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Japan is a land rich in water, not only because it is an island, but also in the internal territory there are innumerable sources of crystalline water. It’s an asset to which they give great importance, not only because it is the basis of human life, but because it is the basis of everything. Water raises rice, vegetables, fish live in the sea, which are another important part of their diet. For this reason it is not surprising that at the base of the Japanese cuisine there is a broth, in other words the Dashi broth.
The Dashi だしis THE mainstay of Japanese cuisine. It is an ingredient used for the preparation of many dishes based on fish, meat and vegetables. His taste is unmistakable and is what is called Umami, but let’s see what it is.
What is Dashi: The Discovery of the Umami
In the past, the recognized basic tastes that were perceived were four, or five according to theories: Sweet, Salty, Bitter and Acid, the fifth is identified with the Spicy. In 1908 the chemistry professor Kikunae Ikeda managed to isolate the Umami (literally good taste). The component responsible for this new flavor was identified by the professor in the Monosodium Glutamate. It’s the Sodium Salt of Glutamic Acid, one of the 23 natural amino acids that make up proteins, is present in parmesan, seaweed, fish, milk, mushrooms, and many other marine and agricultural ingredients. Under the microscope they appear as small white crystals. The Monosodium Glutamate is also sold in bags, is a flavor enhancer very daring in Chinese cuisine.
Types of Dashi Recipes
Dashi stock is prepared with some ingredients all previously dried to obtain an intense Umami. The ingredients were dried for transport reasons in the past, but once consumed, the Japanese realized that they also tasted better. Each ingredient in its own way compose the Umami, based on the type of amino acid it contains. It is prepared with a single ingredient, or with the combination of any of them, and each has different characteristics and uses that depend on the region or the family’s habits.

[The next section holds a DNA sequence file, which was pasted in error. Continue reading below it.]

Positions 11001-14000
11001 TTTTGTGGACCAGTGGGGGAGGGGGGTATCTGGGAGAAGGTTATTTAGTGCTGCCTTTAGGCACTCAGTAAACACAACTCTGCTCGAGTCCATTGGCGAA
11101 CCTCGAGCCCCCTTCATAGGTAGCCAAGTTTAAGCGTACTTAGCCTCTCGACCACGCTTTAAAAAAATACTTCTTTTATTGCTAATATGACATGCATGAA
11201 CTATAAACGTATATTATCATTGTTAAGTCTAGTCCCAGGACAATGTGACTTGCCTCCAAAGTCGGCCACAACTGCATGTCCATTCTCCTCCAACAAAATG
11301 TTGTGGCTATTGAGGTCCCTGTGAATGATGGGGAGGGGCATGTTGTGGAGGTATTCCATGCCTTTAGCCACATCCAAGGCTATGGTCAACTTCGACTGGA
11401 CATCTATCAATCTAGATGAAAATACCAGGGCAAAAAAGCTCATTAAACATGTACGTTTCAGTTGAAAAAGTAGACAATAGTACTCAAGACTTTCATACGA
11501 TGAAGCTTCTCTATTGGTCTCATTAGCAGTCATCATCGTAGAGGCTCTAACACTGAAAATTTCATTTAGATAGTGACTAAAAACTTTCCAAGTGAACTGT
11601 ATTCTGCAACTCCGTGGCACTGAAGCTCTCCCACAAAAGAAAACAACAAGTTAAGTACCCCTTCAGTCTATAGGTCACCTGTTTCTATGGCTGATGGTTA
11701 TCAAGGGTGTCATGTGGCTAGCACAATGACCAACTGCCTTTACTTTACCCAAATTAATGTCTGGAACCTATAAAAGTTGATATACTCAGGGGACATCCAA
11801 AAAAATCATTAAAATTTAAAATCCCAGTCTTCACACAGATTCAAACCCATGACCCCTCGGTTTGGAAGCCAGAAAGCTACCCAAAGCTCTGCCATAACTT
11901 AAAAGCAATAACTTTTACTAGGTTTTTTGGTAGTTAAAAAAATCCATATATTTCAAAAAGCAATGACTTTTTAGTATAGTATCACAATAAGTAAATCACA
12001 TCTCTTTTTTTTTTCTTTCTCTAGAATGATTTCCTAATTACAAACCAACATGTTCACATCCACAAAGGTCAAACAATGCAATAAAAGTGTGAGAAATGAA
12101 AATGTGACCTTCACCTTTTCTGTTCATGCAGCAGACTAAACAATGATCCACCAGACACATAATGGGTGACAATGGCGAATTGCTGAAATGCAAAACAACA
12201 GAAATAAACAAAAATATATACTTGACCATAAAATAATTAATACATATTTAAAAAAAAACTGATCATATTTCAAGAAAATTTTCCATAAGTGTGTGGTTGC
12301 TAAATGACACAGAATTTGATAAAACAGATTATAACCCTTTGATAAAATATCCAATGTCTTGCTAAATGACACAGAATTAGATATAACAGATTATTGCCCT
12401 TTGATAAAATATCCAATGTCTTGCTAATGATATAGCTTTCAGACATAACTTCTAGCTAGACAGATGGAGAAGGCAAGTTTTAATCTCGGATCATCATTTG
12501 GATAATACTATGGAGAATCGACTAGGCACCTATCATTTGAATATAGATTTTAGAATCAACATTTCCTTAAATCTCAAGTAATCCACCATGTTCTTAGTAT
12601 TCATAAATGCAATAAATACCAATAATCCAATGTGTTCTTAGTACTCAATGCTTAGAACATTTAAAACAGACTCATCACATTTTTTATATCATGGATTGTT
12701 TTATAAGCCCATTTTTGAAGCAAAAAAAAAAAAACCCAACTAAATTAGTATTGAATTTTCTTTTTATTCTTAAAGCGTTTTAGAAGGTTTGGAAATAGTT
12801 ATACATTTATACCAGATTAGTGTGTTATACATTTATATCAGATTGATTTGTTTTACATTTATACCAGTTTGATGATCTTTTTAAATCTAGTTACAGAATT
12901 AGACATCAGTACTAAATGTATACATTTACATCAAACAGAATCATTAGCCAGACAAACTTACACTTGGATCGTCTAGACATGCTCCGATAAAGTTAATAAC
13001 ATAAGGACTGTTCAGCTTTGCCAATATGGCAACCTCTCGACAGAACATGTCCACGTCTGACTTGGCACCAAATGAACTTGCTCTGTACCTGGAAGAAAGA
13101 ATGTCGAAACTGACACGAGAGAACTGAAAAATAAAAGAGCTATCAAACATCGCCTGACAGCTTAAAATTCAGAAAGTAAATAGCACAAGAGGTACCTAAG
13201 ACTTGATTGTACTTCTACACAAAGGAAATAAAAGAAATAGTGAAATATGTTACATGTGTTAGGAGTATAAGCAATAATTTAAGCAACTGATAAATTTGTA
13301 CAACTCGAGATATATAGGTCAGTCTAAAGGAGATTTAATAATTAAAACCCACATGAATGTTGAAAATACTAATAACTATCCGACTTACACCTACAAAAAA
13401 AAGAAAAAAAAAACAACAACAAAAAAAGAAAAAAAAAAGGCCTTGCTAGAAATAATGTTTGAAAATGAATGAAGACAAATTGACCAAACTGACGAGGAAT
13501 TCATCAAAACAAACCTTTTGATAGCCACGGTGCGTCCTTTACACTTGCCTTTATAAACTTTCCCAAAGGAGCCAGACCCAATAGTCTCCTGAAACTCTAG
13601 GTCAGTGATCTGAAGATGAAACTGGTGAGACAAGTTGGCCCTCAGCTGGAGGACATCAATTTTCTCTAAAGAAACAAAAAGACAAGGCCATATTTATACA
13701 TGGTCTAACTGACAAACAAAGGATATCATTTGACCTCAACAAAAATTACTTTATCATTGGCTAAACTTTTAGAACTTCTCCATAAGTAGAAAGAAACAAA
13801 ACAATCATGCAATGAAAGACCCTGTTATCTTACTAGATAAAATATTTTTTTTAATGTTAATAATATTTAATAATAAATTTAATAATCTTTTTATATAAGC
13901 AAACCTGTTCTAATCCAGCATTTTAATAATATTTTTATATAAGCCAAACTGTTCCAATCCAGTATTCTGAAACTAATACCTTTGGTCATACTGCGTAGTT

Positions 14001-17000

- Kombu Dashi: is the basic broth, is the ingredient present in every combination, containing one of the two main acids that create Umami, the Glutamic Acid. It is a clear, with a delicate and clean taste. Used in fish dishes, as a base for light broths and for soups.
- Katsuobushi Dashi: another basic stock. This ingredient instead contains Inosinic Acid. The broth produced with this ingredient is intense, with a robust and smoky taste. Used for chicken dishes, stewed vegetables or to prepare a dish called Nikuyaga (sort of meat and potato stew);
- Kombu + Shiitake: delicate broth used especially in vegetarian / vegan, used in the dishes of Shojin Cuisine, practiced by Buddhist monks. Delicate and aromatic broth;
- Kombu + Niboshi: More tasty broth is intense but not like Katsuobushi. Very used;
- Kombu + Katsuobushi: rich combination of Umami since they are the main ingredients that contain acids that constitute it. Used for various recipes of meat, chicken, and vegetables. Most popular and appreciated combination;
- Kombu + Katsuobushi + Niboshi: rich and intense broth also used for different dishes;
There is also another version prepared in the Kioto region using Maguro-Bushi, or half Maguro Dashi and half Katsuo Dashi. The Maguro-Bushi is nothing but the same preparation of Katsuo, but using the Yellow Fin Tuna, considered more valuable.
His Own Story
The first writings that speak of this broth date back to the eighth century. Initially it was prepared by boiling various vegetables, mushrooms and fish based on the resources of each region. Kioto is a region surrounded by a valley, where the consumption of fish was practically impossible given the difficulty in finding it. As for the Edo period, the Katsuobushi took off quickly, because being dried it was easier to transport it even to the most distant areas from the sea.
For classic broths for ramen, for example, but also for ours, the cooking times require a long boiling, they must boil for hours to obtain an intense and full-bodied flavor. The Dashi broth instead prepares itself in a short time, unlike the preparation behind its ingredients.
Use is the most varied, as a base for soups, stews, ramen and accompanying sauces. It is the most loved and familiar taste to the Japanese, so much so as to create a very intense and concentrated instant dashi powder, nothing compared to our instant broths, the quantity to use is really small. There is also an equally concentrated liquid version.
Picture of japancentre.com